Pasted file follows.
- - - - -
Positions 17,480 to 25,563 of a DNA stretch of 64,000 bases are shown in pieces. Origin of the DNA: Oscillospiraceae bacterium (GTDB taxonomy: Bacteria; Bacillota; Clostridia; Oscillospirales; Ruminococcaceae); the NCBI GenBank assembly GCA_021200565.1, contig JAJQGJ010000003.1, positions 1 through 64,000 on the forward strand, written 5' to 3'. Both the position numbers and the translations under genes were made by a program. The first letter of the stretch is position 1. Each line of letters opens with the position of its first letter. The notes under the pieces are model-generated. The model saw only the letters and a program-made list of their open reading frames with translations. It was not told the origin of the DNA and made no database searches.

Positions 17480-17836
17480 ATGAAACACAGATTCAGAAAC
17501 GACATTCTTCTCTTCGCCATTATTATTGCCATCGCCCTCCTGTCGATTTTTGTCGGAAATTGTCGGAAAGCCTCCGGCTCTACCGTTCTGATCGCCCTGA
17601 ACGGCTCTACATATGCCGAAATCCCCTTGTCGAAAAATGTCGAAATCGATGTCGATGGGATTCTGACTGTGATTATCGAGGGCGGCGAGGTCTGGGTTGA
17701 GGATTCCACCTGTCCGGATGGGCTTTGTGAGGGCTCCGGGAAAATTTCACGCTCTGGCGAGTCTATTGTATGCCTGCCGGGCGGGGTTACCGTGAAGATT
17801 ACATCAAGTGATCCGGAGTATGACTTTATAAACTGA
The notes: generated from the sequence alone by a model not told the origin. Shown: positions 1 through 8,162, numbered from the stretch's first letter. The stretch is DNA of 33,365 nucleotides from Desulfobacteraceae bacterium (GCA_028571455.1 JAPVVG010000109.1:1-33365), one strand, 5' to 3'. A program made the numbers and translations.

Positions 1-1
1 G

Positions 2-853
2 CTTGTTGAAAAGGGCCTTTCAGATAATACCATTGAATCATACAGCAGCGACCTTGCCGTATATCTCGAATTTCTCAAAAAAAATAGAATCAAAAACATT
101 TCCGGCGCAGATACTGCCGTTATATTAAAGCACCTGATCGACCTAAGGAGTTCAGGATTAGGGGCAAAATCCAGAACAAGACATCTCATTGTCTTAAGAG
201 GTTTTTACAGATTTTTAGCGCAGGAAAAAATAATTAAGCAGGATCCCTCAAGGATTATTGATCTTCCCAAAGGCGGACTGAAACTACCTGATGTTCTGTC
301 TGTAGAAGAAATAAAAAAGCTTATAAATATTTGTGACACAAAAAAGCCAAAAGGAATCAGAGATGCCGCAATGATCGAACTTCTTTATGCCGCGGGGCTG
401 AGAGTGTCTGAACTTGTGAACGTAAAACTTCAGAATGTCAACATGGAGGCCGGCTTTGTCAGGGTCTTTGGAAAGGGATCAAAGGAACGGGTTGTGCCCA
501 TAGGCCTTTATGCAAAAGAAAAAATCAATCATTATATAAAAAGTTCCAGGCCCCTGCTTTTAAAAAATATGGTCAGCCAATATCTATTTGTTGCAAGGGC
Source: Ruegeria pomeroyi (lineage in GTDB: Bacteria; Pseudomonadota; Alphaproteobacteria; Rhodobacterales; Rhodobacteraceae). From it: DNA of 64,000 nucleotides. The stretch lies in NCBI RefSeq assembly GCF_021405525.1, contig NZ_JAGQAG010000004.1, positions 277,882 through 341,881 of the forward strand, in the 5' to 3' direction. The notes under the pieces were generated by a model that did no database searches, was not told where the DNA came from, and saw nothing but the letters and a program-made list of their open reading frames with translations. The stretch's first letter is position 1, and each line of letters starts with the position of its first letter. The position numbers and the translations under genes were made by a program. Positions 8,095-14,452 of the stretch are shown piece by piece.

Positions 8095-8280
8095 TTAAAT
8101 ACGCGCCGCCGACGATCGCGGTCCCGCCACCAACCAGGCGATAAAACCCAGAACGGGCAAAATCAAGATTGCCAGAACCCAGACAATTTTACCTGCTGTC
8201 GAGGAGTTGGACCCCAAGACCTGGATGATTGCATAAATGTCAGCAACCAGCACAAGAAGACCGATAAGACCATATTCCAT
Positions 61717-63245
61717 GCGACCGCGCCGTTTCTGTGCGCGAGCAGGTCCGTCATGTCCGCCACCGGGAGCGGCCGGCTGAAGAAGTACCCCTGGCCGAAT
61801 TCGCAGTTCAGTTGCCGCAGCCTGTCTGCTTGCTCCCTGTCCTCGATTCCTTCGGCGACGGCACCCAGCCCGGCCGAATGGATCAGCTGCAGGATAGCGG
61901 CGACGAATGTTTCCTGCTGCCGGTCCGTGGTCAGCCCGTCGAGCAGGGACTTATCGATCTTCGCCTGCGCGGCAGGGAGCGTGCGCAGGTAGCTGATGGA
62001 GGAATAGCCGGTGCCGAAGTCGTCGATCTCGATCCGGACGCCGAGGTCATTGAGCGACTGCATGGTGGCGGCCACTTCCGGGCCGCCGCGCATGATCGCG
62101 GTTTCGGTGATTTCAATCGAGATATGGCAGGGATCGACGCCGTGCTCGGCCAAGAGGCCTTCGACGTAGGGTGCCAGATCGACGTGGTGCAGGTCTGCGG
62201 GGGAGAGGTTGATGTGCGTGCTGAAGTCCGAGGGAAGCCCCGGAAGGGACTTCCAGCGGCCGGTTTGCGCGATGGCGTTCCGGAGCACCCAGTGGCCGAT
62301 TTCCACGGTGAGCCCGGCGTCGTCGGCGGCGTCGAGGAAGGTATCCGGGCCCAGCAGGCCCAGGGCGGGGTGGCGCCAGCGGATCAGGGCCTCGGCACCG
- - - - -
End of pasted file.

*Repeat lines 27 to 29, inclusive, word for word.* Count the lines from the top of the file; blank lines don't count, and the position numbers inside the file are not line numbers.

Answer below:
62001 GGAATAGCCGGTGCCGAAGTCGTCGATCTCGATCCGGACGCCGAGGTCATTGAGCGACTGCATGGTGGCGGCCACTTCCGGGCCGCCGCGCATGATCGCG
62101 GTTTCGGTGATTTCAATCGAGATATGGCAGGGATCGACGCCGTGCTCGGCCAAGAGGCCTTCGACGTAGGGTGCCAGATCGACGTGGTGCAGGTCTGCGG
62201 GGGAGAGGTTGATGTGCGTGCTGAAGTCCGAGGGAAGCCCCGGAAGGGACTTCCAGCGGCCGGTTTGCGCGATGGCGTTCCGGAGCACCCAGTGGCCGAT